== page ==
A relationship that's on (a slot car) track
Cars were integral to Rob Hayes's childhood.
His dad was a Ford Motor Company executive who enjoyed some success racing roadsters across southern California's dry lakes. In the mid 1960s, Rob and his dad discovered slot-car racing and would search out tracks wherever the family vacationed.
Now Mr. Hayes wants to share this father-son passion with his own five-year-old, Henry. He went so far as to pump out the badly flooded basement in his Cambridge, Mass., condo in order to set up an elaborate slot-car, model racetrack.
"I'm trying not to say anything like, 'Henry, this is what we do,' but instead, 'I'm going to go down in the basement Tuesday night, and if you want to come down, great,' " Hayes says. "I want to make it as easy and as attractive as I can, but it has to be his choice, otherwise he won't race."
Hayes, director of public information at Berklee College of Music in Boston, says he's hooked on slot-car racing and will continue regardless (he's director of the Miniature Auto Racing Club of New England). Happily, though, Henry has shown an interest in racing the palm-size cars, which zip around an electrified track.
An especially gratifying moment for papa Hayes occurred earlier this year when he was hosting a club race. Henry was doing well using an extra-strong traction magnet, which helps hold the car to the track. But given the chance to earn some points competing with a regular magnet, he took the challenge.
"I got ridiculously happy," Henry's dad says, not because of his finish [fifth], but "because despite being pretty competitive, he didn't want an unfair advantage." This was a sweet payoff for a dad's gentle nurturing.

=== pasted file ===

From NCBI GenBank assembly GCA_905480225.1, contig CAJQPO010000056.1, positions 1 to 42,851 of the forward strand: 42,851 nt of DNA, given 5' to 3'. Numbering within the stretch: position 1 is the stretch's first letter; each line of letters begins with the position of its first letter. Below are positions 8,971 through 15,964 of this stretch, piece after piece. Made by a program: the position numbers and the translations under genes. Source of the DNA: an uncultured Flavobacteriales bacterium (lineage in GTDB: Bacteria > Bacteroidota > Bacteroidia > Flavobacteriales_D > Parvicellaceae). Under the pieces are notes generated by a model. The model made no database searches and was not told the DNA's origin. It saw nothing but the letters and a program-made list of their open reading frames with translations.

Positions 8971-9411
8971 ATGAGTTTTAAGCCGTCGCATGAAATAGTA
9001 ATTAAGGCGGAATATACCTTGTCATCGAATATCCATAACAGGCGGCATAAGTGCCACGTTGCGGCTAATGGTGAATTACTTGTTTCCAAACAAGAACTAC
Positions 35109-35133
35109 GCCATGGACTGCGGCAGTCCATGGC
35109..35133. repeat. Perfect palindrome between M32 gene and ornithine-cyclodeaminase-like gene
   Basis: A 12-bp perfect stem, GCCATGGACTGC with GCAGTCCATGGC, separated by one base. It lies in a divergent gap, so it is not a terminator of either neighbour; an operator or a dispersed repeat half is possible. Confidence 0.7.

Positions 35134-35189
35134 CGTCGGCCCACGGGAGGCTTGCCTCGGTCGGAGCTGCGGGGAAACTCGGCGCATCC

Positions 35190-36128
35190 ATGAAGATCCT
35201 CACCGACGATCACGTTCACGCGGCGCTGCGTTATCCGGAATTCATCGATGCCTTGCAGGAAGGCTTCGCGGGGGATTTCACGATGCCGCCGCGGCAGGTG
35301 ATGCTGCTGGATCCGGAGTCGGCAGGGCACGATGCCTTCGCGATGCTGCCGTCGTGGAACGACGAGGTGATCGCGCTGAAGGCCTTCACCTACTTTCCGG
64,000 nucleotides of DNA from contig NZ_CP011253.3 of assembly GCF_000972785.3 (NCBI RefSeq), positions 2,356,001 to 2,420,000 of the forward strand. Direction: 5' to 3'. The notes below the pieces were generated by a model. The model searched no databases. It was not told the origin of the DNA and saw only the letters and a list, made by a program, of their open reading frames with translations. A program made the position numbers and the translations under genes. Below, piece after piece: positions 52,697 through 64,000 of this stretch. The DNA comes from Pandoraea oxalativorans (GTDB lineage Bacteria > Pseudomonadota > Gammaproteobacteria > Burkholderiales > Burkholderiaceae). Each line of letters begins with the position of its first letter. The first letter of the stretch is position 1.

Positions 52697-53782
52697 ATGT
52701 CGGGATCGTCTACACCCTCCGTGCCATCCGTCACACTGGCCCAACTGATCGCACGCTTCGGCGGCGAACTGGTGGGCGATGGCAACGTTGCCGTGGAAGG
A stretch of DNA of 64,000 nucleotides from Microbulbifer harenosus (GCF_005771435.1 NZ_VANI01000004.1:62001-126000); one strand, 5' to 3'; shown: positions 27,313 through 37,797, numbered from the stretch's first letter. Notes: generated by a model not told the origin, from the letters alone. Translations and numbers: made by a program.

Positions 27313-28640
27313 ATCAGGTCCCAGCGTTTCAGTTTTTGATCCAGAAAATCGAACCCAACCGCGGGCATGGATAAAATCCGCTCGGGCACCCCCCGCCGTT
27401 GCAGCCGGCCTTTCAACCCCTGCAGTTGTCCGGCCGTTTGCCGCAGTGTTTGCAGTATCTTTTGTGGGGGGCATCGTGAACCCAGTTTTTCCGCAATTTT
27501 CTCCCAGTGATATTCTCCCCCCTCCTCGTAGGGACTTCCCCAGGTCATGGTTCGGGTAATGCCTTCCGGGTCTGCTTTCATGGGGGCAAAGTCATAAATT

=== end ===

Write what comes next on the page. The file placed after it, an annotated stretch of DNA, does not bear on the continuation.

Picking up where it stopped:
Slot cars aren't Henry's only interest. He is more athletically adept than his dad was at a similar age, and he's taken an interest in playing baseball and has talked about playing hockey.
But Hayes encourages his son's penchant for building by purchasing construction-type toys. Currently, father and son are working on a robot and a model aircraft carrier.
The ship overtaxes Henry's ability to handle small parts, he says, but the project - when done in installments - is still satisfying. "I love just being able to sit down next to him," Hayes says. "It's like reading him a book."
The 200-piece model is put away again and again. At first, Mr. Hayes says he thought, "We shouldn't have gotten this thing. We'll step on it by accident before we finish it."
Now, however, he sees the process of father-son interaction as the reward, not the model's completion. "I don't care if we're still working on it when he's 20; it's OK," he says, "as long as Henry's still interested."